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Gary Semics

Dec 21 at 04:50 PM

Hi Dave, I’m not a big fan of rowing machines. They’re good to use a little bit, but they only work the pulling muscles and none of the pushing muscles, a little bit for your legs, but not much at all. Some riders, including McGrath would not use them because they caused arm pump for them. But I do have some videos about using  bike trainers. And a lot of cardio and strength vids for motocross, of course. You can find them all in this supplement training category.

https://www.semicsmotocrossvideos.com/categories/motocross-supplement-training-videos

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Dec 12 at 10:06 AM

Hi Rogelio, Sorry for the late reply. The grip sheets actually ware off after a while but works longer and gives more holding on grip. Here's a link for where I bought mine. 

https://www.motosport.com/search?textsearch=factory%20effex%20grip%20tape%20sheet&tracksearch=1

Commented on Stark Varg /Electric

Oct 16 at 04:36 PM

I do not have any experience on the e-bikes. I think it will be a long time before they become popular, if they ever do.

Replied on Sprained wrist

Sep 29 at 09:34 AM

Oh and I'm glad that you like the Groundedness book! 

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Commented on Sprained wrist

Sep 29 at 09:29 AM

Hi Thomas, Wrist sprains are common and I've had plenty of sprained wrist and ankles. Sports tape works very well. I would Google how to do it. There have been many times that I wouldn't have been able to race without taping first. Other then that time will heal it. 

Hi Roger, Yes, I have had riders in my schools with the same types of problems when it comes to putting the techniques together. It's good that you are practicing the stationary drills! I have found that separating each part of the techniques down into one technique at a time works best. For example, to master the 3 step braking techniques into a corner. You would practice the first part of these complex techniques. This means while going down a straight-a-way stand up and apply the rear brake, while keeping your weight back. Do so until you come to a near stop. In the beginning pull the clutch in, and lock up the rear brake. Once you get better at it, you can leave the clutch out and control the rear brake so you don't kill the engine. Don't even use a corner in the beginning.  The next technique would be the same, but sitting the entire time. Then the same, but at the end of braking, release the rear brake and put your foot back on the peg as you get on the throttle.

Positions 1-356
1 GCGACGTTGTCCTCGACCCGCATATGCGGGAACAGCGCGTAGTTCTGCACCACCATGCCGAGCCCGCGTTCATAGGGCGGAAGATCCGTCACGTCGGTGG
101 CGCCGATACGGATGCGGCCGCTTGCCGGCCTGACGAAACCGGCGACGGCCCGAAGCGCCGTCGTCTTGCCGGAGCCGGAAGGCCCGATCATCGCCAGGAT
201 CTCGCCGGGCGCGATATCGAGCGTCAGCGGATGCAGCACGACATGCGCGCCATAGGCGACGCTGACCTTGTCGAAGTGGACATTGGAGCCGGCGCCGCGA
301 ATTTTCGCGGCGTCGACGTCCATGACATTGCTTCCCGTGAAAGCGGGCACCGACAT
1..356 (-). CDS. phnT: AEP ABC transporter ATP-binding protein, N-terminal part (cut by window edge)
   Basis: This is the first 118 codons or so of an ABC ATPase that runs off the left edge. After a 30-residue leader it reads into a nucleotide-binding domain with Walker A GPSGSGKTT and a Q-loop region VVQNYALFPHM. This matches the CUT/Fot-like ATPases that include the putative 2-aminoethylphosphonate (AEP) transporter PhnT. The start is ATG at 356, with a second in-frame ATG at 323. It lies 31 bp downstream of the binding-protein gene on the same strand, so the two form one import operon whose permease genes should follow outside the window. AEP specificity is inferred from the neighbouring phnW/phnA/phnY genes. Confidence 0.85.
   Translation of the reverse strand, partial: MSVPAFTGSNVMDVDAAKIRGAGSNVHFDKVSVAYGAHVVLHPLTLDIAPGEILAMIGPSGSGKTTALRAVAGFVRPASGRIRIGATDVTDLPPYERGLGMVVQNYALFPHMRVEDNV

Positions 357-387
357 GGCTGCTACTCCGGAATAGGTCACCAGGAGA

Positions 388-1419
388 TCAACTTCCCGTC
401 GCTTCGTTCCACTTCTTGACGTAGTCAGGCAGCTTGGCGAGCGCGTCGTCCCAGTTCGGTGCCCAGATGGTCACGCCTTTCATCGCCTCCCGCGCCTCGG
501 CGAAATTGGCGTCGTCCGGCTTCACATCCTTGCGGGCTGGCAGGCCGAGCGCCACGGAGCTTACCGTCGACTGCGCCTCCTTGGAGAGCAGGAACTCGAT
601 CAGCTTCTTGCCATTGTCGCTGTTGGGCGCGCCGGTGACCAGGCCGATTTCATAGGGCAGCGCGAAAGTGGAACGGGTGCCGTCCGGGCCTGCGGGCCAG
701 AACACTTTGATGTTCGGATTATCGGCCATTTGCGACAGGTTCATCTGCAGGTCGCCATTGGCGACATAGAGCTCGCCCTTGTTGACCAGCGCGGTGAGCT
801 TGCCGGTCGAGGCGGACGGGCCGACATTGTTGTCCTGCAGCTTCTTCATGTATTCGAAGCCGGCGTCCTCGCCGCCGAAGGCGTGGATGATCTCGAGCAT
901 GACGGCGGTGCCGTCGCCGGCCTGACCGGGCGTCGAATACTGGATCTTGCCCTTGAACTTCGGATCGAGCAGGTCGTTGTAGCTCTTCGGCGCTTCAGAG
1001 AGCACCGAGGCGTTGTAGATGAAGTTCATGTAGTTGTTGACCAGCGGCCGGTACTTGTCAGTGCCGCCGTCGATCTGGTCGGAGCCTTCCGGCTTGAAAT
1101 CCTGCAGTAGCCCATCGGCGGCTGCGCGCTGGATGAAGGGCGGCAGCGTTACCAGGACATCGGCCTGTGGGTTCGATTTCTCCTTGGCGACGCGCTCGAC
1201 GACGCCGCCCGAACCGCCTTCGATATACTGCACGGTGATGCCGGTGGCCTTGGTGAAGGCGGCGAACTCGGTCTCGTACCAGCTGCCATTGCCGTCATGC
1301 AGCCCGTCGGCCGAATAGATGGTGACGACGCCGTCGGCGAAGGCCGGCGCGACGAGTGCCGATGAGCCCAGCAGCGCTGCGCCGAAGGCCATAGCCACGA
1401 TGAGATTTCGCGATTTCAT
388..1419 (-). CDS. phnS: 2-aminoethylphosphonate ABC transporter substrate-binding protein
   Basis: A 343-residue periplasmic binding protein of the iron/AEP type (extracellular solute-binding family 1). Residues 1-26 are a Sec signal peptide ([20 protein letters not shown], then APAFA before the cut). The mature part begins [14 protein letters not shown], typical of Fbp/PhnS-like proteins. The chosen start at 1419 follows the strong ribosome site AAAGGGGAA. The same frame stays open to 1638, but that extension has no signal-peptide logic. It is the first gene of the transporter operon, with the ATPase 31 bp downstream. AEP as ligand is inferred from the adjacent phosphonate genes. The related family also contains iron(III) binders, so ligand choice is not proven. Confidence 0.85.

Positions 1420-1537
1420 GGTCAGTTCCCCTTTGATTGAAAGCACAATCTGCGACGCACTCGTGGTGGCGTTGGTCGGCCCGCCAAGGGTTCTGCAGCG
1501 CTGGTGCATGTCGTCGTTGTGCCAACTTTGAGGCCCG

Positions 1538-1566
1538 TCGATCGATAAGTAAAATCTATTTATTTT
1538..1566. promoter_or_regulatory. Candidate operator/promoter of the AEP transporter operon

Sep 27 at 08:26 AM

Hi Thomas, that's a good question. However, that would not help the situation. As a matter of fact it would make it worst. By sitting more forward it would put more weight on the front tire and therefore less weight on the rear. The main issue was entering too fast, leaning too far and using too much rear brake. 

I like these types of questions and am happy to answer them. 

Gary

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Sep 26 at 10:44 AM

Hi Thomas, that's a good question. However, that would not help the situation. As a matter of fact it would make it worst. By sitting more forward it would put more weight on the front tire and therefore less weight on the rear. The main issue was entering too fast, leaning too far and using too much rear brake. 

I like these types of questions and am happy to answer them. 

Gary

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Aug 21 at 11:17 AM

Hi Josh, sorry for the late reply. This is a common problem for many riders. The main reason this happens is failing to lean the bike over more at the point you're referring to. This is because you will be gaining more speed. Make sure you have your inside foot and leg up high, so you can lean the bike more. By this time you should be able to keep the bike from falling to the inside with more throttle. Let me know how this works for you or not? 

Jul 10 at 05:09 PM

Jeff Smith I’m glad it helped Jeff. Yes you want to keep your knees against the bike but light enough for them to row, also. 

As for the bike not keeping straight, this is corrected with upper body movement from side to side. A good example is The Daytona SX video that was posted on May 23. It’s in the Other Motocross Videos category. Watch the pros going through the sand rollers, shot from a front, side view. This is about 3/4 in the video.